Red Sox Hall of Famer Dwight Evans has witnessed phenomenal success, but he’s also seen the trauma that can be inflicted by bullying and discrimination.
During Thursday night’s Cromwell Center for Disabilities Awareness Dinner and Dance, Evans addressed the crowd of more than 230 guests at the Marriott Sable Oaks in South Portland and told us about his two adult sons who live with neurofibromatosis, a genetic disorder that causes tumors of the nerves. He talked about the cruel words and actions directed at his sons by both children and adults who lack sensitivity and compassion for people with differences.
But he also shared a story that caused all our hearts to swell.
He told us of the day his son Tim had a surgery (he’s now had 40) to remove one of the tumors and had just awoken in the post-op room. Because the Red Sox had a game that evening, Evans needed to leave for the ball field.
“I kissed him on the forehead,” Evans told us. “He said, ‘Dad, can you do me a favor? Can you hit a home run tonight?’ “
Evans agreed that he would, but when he turned to leave the hospital room his son asked for another favor: “Can you hit me two home runs tonight?”
Evans said he would try, but didn’t make any promises.
“It didn’t dawn on me until I hit that second home run that someone very special was looking over that situation,” Evans told us.
That same special someone was likely smiling upon the fundraiser, since the party raised an estimated $70,000 to support the nonprofit’s efforts to change attitudes about people who live with disabilities.
Moving talks like the one Evans delivered are a hallmark of this annual dinner.
“I came to this event last year and I was completely inspired,” Terry Brown told me. Brown worked as a speechwriter for Maine businessman Les Otten during his recent gubernatorial bid and has since joined the organization’s board and even chaired this year’s event committee.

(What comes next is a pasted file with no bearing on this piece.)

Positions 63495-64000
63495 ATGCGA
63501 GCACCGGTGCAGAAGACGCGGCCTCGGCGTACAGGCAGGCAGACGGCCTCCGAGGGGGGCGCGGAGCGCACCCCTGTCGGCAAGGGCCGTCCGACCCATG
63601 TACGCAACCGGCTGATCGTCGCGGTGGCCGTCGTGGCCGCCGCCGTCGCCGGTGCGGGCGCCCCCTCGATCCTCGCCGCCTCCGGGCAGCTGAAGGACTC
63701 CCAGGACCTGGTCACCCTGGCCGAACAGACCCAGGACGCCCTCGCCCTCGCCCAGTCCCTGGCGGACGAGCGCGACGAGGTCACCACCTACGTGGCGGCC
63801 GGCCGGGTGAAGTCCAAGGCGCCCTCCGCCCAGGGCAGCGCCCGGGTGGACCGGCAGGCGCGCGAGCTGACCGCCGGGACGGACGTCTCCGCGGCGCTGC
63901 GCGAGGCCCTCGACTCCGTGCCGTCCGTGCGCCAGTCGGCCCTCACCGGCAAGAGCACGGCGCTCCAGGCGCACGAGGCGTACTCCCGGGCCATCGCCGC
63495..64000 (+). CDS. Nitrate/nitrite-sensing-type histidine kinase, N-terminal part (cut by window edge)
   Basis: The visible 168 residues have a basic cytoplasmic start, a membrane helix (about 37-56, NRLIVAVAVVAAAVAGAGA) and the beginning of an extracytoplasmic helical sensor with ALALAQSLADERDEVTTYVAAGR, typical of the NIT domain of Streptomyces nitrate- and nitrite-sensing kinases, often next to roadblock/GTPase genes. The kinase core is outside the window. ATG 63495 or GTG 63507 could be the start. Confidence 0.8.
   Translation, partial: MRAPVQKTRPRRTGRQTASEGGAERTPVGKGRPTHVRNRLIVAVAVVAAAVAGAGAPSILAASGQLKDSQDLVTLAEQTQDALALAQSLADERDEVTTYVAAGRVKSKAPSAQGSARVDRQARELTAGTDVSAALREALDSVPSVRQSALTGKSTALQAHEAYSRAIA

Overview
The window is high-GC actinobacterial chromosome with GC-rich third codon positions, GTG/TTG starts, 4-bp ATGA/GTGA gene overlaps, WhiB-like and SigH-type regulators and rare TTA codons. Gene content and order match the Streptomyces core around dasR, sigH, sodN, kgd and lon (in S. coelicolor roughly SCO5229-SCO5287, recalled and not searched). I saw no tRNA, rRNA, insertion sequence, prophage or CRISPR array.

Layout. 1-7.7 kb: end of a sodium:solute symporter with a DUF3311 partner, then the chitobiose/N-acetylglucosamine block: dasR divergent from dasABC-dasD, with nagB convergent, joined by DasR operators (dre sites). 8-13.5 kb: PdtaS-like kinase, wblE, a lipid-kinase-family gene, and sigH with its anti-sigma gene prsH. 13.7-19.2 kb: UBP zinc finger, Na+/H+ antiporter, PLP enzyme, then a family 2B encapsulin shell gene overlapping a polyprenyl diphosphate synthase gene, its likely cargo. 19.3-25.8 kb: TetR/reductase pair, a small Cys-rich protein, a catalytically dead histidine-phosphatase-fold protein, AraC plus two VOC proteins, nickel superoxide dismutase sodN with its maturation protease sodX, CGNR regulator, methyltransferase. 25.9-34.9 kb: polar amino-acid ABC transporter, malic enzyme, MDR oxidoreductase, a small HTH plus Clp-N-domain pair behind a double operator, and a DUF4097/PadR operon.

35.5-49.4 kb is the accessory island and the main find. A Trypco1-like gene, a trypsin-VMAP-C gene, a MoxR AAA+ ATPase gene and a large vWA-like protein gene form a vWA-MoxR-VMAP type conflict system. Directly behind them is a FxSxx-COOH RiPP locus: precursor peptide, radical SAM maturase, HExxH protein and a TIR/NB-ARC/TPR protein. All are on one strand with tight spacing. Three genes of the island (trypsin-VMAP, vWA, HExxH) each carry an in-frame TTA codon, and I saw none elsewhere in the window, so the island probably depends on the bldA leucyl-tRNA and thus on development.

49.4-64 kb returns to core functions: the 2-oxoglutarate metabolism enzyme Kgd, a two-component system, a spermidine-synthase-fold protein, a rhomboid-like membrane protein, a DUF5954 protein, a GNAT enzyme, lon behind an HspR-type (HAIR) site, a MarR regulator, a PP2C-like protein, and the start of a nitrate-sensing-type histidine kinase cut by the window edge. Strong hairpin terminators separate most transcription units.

“The people in this organization are all wonderful people,” Brown told me. “They’re all so giving of their time and money.”
The organization, which was founded in 2003 by Otten and Portland attorney Jamie Kaplan, runs interactive disability awareness programs for grades three through five.
“We’re the program to call for training and education to prevent bullying,” Executive Director Juliana L’Heureux told me. “I’m already getting calls for fall, and we’re also getting calls from out of state schools.”
The organization has provided training in 165 schools during the past three years.
“The Cromwell Center relies on grants for our school programs, and all our state and federal grants have been cut,” L’Heureux told me. “We’re going to be fine for next year. But this fundraiser is going to have to be even more important.”
When I met Cromwell instructor Hilda Wiley during the silent auction, she told me about what she sees when working in the classroom with students.
“It gives kids a sense that disabilities are common and differences are good,” Wiley told me. “They come away thinking, ‘I’m not alone.’ Starting the dialogue about disabilities can help potential bullies” realize they know many people with disabilities.
Susan Evans, Dwight Evans’ wife, told me how impressed she is by the Cromwell Center’s programs after she and her husband witnessed a class in action at the Portland YMCA.
“We went into the classroom and saw how the kids were interacting and the way they were thinking about these things,” Susan Evans told me. “What the Cromwell Center does is so important. I wish more companies and schools would incorporate this into their programs. There are so many people who’ve been hurt by ignorance.”
Saco-based psychologist Francoise Paradis told me about her work with children who’ve been bullied.
“They have a lot of anxiety and it’s hard for them to trust,” Paradis told me. “When kids are educated in a way that builds empathy they’re less likely to become bullies.”
I sat next to Paradis during dinner, and we had the pleasure of sharing a table with Rep. Terry Morrison, who is the sponsor of an anti-bullying bill, Edie Smith and Ben Tucker, both with Maine Directions, Mary Donahue, Richard L’Heureux and Juliana L’Heureux.
Following Evans’ moving speech, Otten and WCSH-6 sports anchor Lee Goldberg took to the stage to conduct a live auction. Otten proved to be a natural auctioneer, reminding the crowd “this is a benefit auction, not a tag sale.” People took those instructions seriously, as this portion of the festivities raised more than $10,000.
The evening wrapped up with a funk-filled performance by Motor Booty Affair.
As I departed into the cool night air, I kept hearing Dwight Evans’ prediction that “this generation is going to be better and the next one even better than that.”
By changing attitudes, the Cromwell Center will play a key role in making this prediction a reality.
Staff Writer Avery Yale Kamila can be contacted at 791-6297 or at:
Follow her on Twitter at: